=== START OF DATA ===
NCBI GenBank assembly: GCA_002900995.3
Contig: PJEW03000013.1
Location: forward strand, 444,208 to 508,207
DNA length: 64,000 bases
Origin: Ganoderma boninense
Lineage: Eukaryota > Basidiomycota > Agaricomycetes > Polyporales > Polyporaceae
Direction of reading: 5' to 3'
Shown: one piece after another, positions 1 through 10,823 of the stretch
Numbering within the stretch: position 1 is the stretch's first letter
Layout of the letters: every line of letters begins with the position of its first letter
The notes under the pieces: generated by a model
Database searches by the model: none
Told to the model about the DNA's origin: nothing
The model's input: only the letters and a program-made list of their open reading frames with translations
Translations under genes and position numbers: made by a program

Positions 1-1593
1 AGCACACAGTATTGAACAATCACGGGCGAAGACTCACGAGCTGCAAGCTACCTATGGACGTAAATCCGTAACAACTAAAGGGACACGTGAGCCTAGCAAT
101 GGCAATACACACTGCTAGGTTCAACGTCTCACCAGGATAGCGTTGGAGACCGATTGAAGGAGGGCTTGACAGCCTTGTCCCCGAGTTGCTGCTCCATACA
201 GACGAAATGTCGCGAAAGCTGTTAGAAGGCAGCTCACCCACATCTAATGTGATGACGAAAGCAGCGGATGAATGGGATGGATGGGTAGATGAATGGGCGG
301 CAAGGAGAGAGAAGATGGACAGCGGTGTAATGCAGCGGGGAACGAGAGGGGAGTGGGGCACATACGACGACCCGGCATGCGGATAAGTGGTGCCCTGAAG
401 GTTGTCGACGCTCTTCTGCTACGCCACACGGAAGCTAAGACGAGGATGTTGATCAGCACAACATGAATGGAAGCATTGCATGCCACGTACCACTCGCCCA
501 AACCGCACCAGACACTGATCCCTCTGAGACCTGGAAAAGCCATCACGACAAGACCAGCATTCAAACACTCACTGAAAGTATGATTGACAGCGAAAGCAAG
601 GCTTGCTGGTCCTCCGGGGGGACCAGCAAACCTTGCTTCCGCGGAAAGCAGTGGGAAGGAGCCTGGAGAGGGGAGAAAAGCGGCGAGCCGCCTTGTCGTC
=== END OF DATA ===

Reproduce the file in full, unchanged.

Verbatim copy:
NCBI GenBank assembly: GCA_002900995.3
Contig: PJEW03000013.1
Location: forward strand, 444,208 to 508,207
DNA length: 64,000 bases
Origin: Ganoderma boninense
Lineage: Eukaryota > Basidiomycota > Agaricomycetes > Polyporales > Polyporaceae
Direction of reading: 5' to 3'
Shown: one piece after another, positions 1 through 10,823 of the stretch
Numbering within the stretch: position 1 is the stretch's first letter
Layout of the letters: every line of letters begins with the position of its first letter
The notes under the pieces: generated by a model
Database searches by the model: none
Told to the model about the DNA's origin: nothing
The model's input: only the letters and a program-made list of their open reading frames with translations
Translations under genes and position numbers: made by a program

Positions 1-1593
1 AGCACACAGTATTGAACAATCACGGGCGAAGACTCACGAGCTGCAAGCTACCTATGGACGTAAATCCGTAACAACTAAAGGGACACGTGAGCCTAGCAAT
101 GGCAATACACACTGCTAGGTTCAACGTCTCACCAGGATAGCGTTGGAGACCGATTGAAGGAGGGCTTGACAGCCTTGTCCCCGAGTTGCTGCTCCATACA
201 GACGAAATGTCGCGAAAGCTGTTAGAAGGCAGCTCACCCACATCTAATGTGATGACGAAAGCAGCGGATGAATGGGATGGATGGGTAGATGAATGGGCGG
301 CAAGGAGAGAGAAGATGGACAGCGGTGTAATGCAGCGGGGAACGAGAGGGGAGTGGGGCACATACGACGACCCGGCATGCGGATAAGTGGTGCCCTGAAG
401 GTTGTCGACGCTCTTCTGCTACGCCACACGGAAGCTAAGACGAGGATGTTGATCAGCACAACATGAATGGAAGCATTGCATGCCACGTACCACTCGCCCA
501 AACCGCACCAGACACTGATCCCTCTGAGACCTGGAAAAGCCATCACGACAAGACCAGCATTCAAACACTCACTGAAAGTATGATTGACAGCGAAAGCAAG
601 GCTTGCTGGTCCTCCGGGGGGACCAGCAAACCTTGCTTCCGCGGAAAGCAGTGGGAAGGAGCCTGGAGAGGGGAGAAAAGCGGCGAGCCGCCTTGTCGTC